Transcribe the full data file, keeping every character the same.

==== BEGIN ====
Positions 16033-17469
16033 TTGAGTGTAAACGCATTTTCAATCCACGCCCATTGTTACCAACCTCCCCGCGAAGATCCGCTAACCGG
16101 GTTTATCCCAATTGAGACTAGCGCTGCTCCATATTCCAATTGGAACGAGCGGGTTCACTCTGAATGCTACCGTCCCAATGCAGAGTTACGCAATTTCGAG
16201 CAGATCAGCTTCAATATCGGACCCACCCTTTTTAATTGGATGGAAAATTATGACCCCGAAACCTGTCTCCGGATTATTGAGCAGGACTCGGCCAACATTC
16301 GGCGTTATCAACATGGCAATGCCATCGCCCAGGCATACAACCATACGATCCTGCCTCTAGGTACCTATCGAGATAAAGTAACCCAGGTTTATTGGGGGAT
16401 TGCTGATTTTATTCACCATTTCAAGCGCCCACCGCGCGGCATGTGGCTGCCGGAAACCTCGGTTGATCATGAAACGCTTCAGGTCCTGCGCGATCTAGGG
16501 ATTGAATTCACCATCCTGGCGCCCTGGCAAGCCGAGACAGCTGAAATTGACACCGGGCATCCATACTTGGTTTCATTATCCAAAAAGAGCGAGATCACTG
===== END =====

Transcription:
Positions 16033-17469
16033 TTGAGTGTAAACGCATTTTCAATCCACGCCCATTGTTACCAACCTCCCCGCGAAGATCCGCTAACCGG
16101 GTTTATCCCAATTGAGACTAGCGCTGCTCCATATTCCAATTGGAACGAGCGGGTTCACTCTGAATGCTACCGTCCCAATGCAGAGTTACGCAATTTCGAG
16201 CAGATCAGCTTCAATATCGGACCCACCCTTTTTAATTGGATGGAAAATTATGACCCCGAAACCTGTCTCCGGATTATTGAGCAGGACTCGGCCAACATTC
16301 GGCGTTATCAACATGGCAATGCCATCGCCCAGGCATACAACCATACGATCCTGCCTCTAGGTACCTATCGAGATAAAGTAACCCAGGTTTATTGGGGGAT
16401 TGCTGATTTTATTCACCATTTCAAGCGCCCACCGCGCGGCATGTGGCTGCCGGAAACCTCGGTTGATCATGAAACGCTTCAGGTCCTGCGCGATCTAGGG
16501 ATTGAATTCACCATCCTGGCGCCCTGGCAAGCCGAGACAGCTGAAATTGACACCGGGCATCCATACTTGGTTTCATTATCCAAAAAGAGCGAGATCACTG